How to take care
of your dog or puppy thru the dog days of summer heat
Keep your dog or puppy healthy thru the summer
- Water, water
and more water. Whether you're
indoors or out, your pet needs access to lots of fresh water and shade all day during the summer, so check that water bowl
several times a day to be sure it's full of fresh cool water. If you and your pet venture forth for the afternoon, take
plenty of water for both of you. Remember to keep water in the shade not in the sun.
- Never leave your
pet in the car. In
nice weather you may be tempted to take your pet
with you in the car while you travel or do errands. Though it may seem like its
cool outside, the sun can raise the temperature inside your car to 120
degrees in a matter of minutes, even with the windows rolled down (an then
someone may take them also). If you need to run some errands, this means
leave the furry ones at home. Want to help educate others about the dangers of leaving pets in
hot cars? During the summer
months (May through September) The HSUS has
educational posters available for purchase ($3 for 10, $5 for 25) that
store managers can post inside their windows to remind shoppers that
"Leaving Your Pet in a Parked Car Can be a Deadly Mistake". In
addition, 4" x 9" two-sided flyers are also available (50 for
$3.00). To order please send a check, your mailing address and the number
of posters or flyers that you would like to receive to the following
address: HSUS/Hot Cars,
2100 L Street, NW,
20037. You can also receive a free sample flyer by
sending a self-addressed, stamped envelope to the above address.
If a dog shows symptoms of
heatstroke, take steps to gradually lower there body temperature immediately. Follow these tips,
and it could save her life:
Move the animal into the
shade or an air-conditioned area.
Apply ice packs or cold towels to her head,
neck, and chest or immerse it in cool (not cold) water.
Let it drink small amounts
of cool water or lick ice cubes.
Take it directly
to a veterinarian.
- Watch out for humid days. Just like us, humidity
interferes with animals' ability to rid themselves
of excess body heat. When we overheat we sweat,
and when the sweat dries it takes excess heat with it. Dogs only perspire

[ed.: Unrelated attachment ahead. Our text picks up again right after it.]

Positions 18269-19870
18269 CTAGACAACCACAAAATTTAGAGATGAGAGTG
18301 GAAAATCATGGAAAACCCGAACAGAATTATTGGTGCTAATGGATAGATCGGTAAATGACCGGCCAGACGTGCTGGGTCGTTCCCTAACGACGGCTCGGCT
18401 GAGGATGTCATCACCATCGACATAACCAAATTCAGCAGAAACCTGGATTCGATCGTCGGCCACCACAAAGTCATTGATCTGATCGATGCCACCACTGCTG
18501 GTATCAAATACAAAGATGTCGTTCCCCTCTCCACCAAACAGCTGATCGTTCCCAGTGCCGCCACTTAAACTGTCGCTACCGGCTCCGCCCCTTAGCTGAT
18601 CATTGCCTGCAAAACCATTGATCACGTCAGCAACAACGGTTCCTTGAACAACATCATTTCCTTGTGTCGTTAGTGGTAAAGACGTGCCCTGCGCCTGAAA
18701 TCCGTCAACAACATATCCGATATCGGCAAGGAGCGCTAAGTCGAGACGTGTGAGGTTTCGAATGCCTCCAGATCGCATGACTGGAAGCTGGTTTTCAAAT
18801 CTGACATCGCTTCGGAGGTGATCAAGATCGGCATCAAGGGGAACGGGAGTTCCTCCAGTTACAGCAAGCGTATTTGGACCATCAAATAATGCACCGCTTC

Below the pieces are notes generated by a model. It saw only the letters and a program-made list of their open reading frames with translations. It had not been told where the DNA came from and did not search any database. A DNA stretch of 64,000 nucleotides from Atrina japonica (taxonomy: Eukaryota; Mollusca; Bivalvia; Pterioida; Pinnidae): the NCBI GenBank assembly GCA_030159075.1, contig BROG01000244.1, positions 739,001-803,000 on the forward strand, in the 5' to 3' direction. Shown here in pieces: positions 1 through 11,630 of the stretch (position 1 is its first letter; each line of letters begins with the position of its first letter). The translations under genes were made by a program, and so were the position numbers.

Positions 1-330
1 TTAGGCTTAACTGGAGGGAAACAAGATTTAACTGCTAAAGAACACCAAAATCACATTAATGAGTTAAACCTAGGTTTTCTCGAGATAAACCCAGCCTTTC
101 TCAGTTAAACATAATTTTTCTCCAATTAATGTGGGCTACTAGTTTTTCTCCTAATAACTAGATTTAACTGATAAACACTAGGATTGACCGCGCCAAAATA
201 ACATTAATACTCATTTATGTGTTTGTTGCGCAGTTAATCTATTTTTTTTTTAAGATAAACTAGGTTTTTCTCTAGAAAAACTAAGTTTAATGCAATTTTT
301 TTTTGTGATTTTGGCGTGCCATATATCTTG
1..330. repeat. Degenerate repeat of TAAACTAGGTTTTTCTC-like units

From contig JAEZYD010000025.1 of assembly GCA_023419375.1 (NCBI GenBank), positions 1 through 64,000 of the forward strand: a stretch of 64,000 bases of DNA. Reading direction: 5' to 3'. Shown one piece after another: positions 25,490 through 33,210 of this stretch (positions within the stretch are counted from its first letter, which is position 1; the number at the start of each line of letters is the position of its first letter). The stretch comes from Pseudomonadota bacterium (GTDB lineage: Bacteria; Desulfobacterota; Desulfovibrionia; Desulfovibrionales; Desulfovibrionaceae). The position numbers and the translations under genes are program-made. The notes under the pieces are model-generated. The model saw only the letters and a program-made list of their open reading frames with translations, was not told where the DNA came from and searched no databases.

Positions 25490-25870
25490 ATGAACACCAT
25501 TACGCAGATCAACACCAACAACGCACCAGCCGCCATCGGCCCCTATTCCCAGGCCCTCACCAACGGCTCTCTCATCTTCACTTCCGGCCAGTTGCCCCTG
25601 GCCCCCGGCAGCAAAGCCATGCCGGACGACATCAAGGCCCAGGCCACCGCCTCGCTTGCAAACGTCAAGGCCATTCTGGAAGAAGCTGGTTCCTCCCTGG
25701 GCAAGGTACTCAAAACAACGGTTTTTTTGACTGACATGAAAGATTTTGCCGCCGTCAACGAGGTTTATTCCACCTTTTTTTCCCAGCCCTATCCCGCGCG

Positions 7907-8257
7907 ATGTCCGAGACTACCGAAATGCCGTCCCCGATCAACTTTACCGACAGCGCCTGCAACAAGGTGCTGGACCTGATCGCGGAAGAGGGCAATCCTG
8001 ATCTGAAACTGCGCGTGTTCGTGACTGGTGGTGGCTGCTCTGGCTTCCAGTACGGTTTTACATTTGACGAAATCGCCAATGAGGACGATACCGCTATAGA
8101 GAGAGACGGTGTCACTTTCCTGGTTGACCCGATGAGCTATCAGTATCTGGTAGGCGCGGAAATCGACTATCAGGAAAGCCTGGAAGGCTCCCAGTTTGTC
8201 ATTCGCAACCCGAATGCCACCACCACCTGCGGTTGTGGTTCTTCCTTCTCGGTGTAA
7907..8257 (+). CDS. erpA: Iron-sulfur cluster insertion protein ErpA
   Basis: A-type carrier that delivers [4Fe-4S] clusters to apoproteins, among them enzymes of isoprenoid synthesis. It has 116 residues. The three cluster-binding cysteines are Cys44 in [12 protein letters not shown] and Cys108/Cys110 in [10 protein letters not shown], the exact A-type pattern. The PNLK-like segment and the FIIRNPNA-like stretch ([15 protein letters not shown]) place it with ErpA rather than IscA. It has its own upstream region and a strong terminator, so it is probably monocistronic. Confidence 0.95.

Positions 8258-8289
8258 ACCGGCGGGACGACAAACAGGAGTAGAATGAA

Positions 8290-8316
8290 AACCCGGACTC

around their paws, and that is not enough to cool the body. To help rid themselves of excess heat, dogs pant. Air moves through
the nasal passages, which picks up excess heat from the body. As it is expelled through the mouth, the extra heat leaves
along with it. Although this is a very efficient way to control body heat,
it is severely limited in areas of high humidity or when
the animal is in close quarters.
- Bring them inside. Dogs shouldn't
be left outside unsupervised on long, hot days, even in the shade. They
can dump there water over and, Shade can move throughout the afternoon,
and pets can become ill quickly if they overheat, so keep them inside as
much as possible. If you must leave your pet in the backyard, keep a close
eye on them and bring them in when you can. And
never take a inside dog and move them out all at once.
- Watch out for antifreeze. Hot weather may tempt your
pet to drink from puddles in the street (that is not go), which can
contain antifreeze and other chemicals. Antifreeze has a sweet taste that
dogs and cats like, but it's extremely toxic. They
may also be looking for shade and fall asleep under cars. When you're walking your pet, make sure that they don't
sneak a drink from the street. Dogs and cats even birds will drink
antifreeze any time as it had a good sweet taste to them, but it is very very toxic to them, and will kill them in a very
I am still working on this
page I will be adding to it as I get time so check back